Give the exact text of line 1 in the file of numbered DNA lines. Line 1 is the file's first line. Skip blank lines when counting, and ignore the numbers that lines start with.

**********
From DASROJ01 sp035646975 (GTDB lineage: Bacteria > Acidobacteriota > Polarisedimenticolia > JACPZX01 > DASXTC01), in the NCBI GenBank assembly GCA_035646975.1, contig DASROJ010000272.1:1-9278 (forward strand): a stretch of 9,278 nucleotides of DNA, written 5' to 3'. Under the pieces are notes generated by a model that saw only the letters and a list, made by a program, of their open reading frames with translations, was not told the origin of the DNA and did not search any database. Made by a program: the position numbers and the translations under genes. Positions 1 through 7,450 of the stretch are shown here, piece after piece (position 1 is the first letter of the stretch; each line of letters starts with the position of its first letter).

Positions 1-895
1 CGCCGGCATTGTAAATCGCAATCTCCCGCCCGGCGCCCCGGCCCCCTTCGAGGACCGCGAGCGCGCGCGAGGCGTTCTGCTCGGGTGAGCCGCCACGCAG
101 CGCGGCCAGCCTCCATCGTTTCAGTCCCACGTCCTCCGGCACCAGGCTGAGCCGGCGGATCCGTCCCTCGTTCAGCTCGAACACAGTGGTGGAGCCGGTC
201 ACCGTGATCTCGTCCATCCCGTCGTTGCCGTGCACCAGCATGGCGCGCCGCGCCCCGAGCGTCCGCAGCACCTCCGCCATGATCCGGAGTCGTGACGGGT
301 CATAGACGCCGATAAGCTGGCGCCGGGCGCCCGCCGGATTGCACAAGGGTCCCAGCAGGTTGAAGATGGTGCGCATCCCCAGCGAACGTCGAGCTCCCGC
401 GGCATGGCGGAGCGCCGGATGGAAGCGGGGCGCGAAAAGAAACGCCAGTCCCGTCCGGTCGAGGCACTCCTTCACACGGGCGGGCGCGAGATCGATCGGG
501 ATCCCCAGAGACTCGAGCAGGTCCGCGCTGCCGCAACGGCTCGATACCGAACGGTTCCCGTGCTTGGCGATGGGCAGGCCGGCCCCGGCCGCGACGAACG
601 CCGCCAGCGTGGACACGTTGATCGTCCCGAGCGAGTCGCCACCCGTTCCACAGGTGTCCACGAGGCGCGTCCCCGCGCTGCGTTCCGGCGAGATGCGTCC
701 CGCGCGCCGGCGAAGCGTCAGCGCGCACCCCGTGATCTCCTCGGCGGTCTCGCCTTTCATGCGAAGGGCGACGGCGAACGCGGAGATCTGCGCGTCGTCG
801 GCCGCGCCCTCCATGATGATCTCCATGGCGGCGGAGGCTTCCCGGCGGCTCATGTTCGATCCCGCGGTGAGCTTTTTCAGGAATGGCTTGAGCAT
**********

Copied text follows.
From DASROJ01 sp035646975 (GTDB lineage: Bacteria > Acidobacteriota > Polarisedimenticolia > JACPZX01 > DASXTC01), in the NCBI GenBank assembly GCA_035646975.1, contig DASROJ010000272.1:1-9278 (forward strand): a stretch of 9,278 nucleotides of DNA, written 5' to 3'. Under the pieces are notes generated by a model that saw only the letters and a list, made by a program, of their open reading frames with translations, was not told the origin of the DNA and did not search any database. Made by a program: the position numbers and the translations under genes. Positions 1 through 7,450 of the stretch are shown here, piece after piece (position 1 is the first letter of the stretch; each line of letters starts with the position of its first letter).